What is the Basis in an Asset ?

Basis in an Asset in Depreciation and Capital Gains

Basis in an Asset
Basis in an Asset. Hero Images/Getty Images

What is the Basis of an Asset? 

The basis in a business asset is the cost of that asset.

Asset basis applies to all kinds of capital assets. These assets, which are owned by the business, can include:

  • Real estate, including land and buildings
  • Investments owned by the company, including stocks, bonds, ETF's, and mutual funds.

​The cost of the asset includes the purchase price, shipping, installation, sales tax, and other expenses associated with the purchase of the asset.

For example, if you buy a computer system for your business, the basis can include delivery charges, sales taxes, and setup fees. 

For investment assets, the cost is the price of the stock at purchase, including any commissions or fees on the transaction. 

Asset basis can change over the life of the asset:

  • The basis increases if you make improvements to the property. For example, if you have a building for your business, and you put a new roof on it, the asset basis in that building is increased by the cost of the new roof. 
  • The basis decreases by depreciation expenses taken on the asset each year, These costs are considered business expenses, so the higher the cost (basis), the more you deduct as an expense, but the lower the basis of the asset. Investments don't depreciate, so this isn't a factor in the adjusted asset basis.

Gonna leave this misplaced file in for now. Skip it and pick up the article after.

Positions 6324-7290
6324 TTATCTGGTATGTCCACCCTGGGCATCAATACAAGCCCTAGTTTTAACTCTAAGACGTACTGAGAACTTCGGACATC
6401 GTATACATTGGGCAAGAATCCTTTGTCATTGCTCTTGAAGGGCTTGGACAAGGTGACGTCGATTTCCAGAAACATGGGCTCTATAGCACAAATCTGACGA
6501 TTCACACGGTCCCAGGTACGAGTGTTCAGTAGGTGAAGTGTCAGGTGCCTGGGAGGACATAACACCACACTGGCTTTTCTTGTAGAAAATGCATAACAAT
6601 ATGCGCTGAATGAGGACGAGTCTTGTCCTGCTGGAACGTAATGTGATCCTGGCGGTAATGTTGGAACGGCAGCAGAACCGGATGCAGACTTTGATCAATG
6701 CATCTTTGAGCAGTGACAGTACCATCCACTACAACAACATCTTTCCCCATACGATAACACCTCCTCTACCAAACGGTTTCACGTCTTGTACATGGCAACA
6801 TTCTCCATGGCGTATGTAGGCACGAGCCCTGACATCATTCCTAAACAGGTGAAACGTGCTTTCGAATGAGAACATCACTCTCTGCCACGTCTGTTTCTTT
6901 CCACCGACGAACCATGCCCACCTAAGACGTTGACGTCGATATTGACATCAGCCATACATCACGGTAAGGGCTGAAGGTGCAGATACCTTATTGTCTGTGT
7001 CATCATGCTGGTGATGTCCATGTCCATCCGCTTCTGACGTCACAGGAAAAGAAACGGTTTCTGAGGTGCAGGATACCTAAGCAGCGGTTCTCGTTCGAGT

Asset basis is calculated for each individual asset owned by your business, then all the asset costs are accumulated in accounts, based on the type of assets, on the business balance sheet. 

Basis of Capitalized Assets

Capitalized assets are a special class of business assets. These assets are business costs turned into assets rather than expenses. By turning these costs into assets, they expense must be spread out over the life of the asset.  

  • Produced by your business for resale, 
  • Produced (made) by your business for use in your business, 
  • Property purchased for resale. 

As an example, business startup costs must be capitalized, that is, spread out over a period of time. 

Asset Basis in Accounting and Taxes

Knowing the basis of an asset, and including all aspects of the purchase of that asset is important for several purposes. The basis may be calculated differently for each purpose. 

Capital gains. Capital gains taxes are based on the gain in price of the asset from the original cost of purchase (the basis), and then the asset basis is adjusted, if necessary. A higher basis can mean lower capital gains tax. 

Depreciation. Depreciation is the cost of an asset spread out over its useful life. Depreciation, as noted above, decreases the basis of an asset.

Casualty Losses. If you have established the basis of an asset through valuation and records, and you have a loss due to a business disaster, you can use that basis both for a casualty loss deduction on your business tax return and for insurance purposes. The loss may be calculated differently for each purpose. 

Why is Asset Basis Important? 

It's important to capture all of the costs included in the purchase of an asset, to turn over to your tax preparer to determine the basis and calculate capital gains taxes when the asset is sold and for depreciation expenses during the time you own the asset.


More information on Basis of Assets

Depreciating Business Assets
Capital Gains and Capital Gains Taxes